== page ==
Update on Client Record Retention
By Joseph F. Scutellaro, CPA, NJSCPA Professional Conduct Committee –
May 6, 2011
CPAs' retention of client records has long been a hot topic for the New Jersey Society of CPAs Professional Conduct Committee and an area of confusion for CPAs. The question our committee hears most often is
“What records do we have to return to the client upon their request?”
The New Jersey State Board of Accountancy's Regulations §13:29-3.16 – Records
require licensees to furnish to their clients or former clients a copy of the following:
- The client’s tax return
- Any report or other document issued by the CPA for such client
- Any accounting or other records belonging to, or obtained from or on behalf of the client
- Copy of the licensee’s working papers, to the extent that such working papers include records which would ordinarily constitute part of the client’s books and records.
The Regulations are very short and concise and therefore give us no guidance on what documents can be considered client records and what represent CPA working papers.
We do get some guidance on this issue from the American Institute of CPAs Rules of Profession Conduct, ET §501 Acts Discreditable , Interpretation 501-1-Response to request by clients and former clients for records. This Interpretation has been updated twice over the past 10 years, first in 2000 and again in 2006. More recently, at its November 2010 meeting, the AICPA Professional Ethics Executive Committee approved adding the phrase, “including reproductions of such records” to the definition of “Client provided records” in Interpretation 501-1. The definition will read as follows:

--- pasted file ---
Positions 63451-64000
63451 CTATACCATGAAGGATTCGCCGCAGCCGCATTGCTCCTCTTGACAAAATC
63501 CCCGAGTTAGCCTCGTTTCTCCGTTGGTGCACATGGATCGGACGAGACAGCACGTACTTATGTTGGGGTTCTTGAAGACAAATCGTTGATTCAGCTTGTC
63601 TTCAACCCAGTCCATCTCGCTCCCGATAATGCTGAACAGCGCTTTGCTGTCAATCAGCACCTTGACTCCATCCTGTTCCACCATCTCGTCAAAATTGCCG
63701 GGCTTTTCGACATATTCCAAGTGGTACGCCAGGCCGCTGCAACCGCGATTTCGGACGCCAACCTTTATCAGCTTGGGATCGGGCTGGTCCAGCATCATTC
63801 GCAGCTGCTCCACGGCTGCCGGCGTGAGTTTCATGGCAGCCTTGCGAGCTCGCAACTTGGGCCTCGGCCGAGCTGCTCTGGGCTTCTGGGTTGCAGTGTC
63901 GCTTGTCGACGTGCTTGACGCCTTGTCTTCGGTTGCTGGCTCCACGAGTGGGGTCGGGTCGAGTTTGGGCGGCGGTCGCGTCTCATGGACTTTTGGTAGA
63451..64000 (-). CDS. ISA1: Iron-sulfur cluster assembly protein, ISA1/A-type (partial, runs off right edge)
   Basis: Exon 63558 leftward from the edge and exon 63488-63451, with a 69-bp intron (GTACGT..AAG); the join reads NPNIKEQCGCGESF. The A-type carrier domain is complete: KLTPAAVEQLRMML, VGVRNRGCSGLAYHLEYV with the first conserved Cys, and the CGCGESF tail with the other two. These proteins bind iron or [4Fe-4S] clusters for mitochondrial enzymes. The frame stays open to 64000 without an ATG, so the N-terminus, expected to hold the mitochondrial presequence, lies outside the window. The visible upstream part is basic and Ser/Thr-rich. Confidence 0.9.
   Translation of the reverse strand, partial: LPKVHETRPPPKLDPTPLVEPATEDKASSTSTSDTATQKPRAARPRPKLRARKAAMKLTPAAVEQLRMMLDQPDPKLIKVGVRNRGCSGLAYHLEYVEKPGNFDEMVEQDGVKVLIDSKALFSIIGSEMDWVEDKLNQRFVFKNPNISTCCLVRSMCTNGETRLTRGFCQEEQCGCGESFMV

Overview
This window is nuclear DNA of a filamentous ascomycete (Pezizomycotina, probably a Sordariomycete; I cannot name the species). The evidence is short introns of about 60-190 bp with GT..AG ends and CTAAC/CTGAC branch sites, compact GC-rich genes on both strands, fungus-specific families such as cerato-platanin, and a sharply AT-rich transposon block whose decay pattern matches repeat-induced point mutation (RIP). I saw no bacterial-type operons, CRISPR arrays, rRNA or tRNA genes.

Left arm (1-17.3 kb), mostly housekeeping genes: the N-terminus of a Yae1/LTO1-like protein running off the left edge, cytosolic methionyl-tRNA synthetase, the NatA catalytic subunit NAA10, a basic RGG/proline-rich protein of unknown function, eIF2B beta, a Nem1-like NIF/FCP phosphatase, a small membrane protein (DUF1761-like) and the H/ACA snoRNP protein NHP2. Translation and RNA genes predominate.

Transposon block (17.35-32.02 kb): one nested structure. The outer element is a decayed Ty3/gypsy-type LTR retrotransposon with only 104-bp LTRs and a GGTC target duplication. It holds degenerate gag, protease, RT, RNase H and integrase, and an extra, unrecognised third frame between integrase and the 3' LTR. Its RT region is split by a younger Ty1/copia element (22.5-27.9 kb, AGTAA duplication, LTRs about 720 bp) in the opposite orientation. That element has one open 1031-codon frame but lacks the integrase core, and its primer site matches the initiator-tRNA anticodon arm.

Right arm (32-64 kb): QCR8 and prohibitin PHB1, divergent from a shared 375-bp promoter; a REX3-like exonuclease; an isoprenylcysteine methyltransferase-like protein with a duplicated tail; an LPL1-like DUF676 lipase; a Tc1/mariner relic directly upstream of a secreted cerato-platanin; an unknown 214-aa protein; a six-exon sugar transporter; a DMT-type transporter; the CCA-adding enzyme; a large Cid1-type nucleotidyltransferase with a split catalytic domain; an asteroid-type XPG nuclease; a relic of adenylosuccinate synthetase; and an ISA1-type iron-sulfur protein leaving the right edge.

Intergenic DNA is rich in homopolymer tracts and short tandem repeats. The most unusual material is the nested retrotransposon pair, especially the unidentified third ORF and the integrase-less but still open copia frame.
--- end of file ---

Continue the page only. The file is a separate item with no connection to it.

Client provided records are accounting or other records belonging to the client that were provided to the member by or on behalf of the client, including reproductions of such records.
The revision will appear in the February 2011 Journal of Accountancy and will be effective on that date.
For example, if your client provides you with what appears to be a copy of his or her Form 1099, you should consider that copy to be part of your client’s records and subject to being returned.
The Interpretation gives three categories of documents which constitutes client’s records:
- Client provided records held by the member.
- Client records prepared by the member, including tax returns, general ledgers, subsidiary journals, and supporting schedules such as employee payroll records and depreciation records, and
- Supporting records, which are defined as “information not reflected in the client’s books and records that are otherwise not available to the client with the result that the client’s financial information is incomplete”. Examples of this type of client record are: adjusting, closing, combining or consolidating journal entries (including computations supporting such entries).
The question you must ask yourself in determining what other workpapers may be considered clients records is: Can someone else complete the work without that schedule? If the answer is no, then you it would most likely constitute client books and records and must be returned to the client upon request.
Under the AICPA Interpretation examples of member’s workpapers that do not constitute client records and therefore do not have to be returned to the client are: audit programs, analytical review schedules, statistical sampling results, analyses and schedules.
A question that was addressed by the AICPA when it revised §501-1 back in 2000 was: what medium should be used to provide the information to the client? For example, if you maintain your client’s general ledger using bookkeeping software such as QuickBooks, and a client or former client requests that you provide them with the QuickBooks file instead of a printout of the general ledger, do you have to give them the electronic version? In a footnote to §501-1, the AICPA indicates that you should give them the electronic version of the general ledger if you have it in that format. However, the footnote also makes it clear that a member is not required to convert information that is not in electronic format to an electronic format.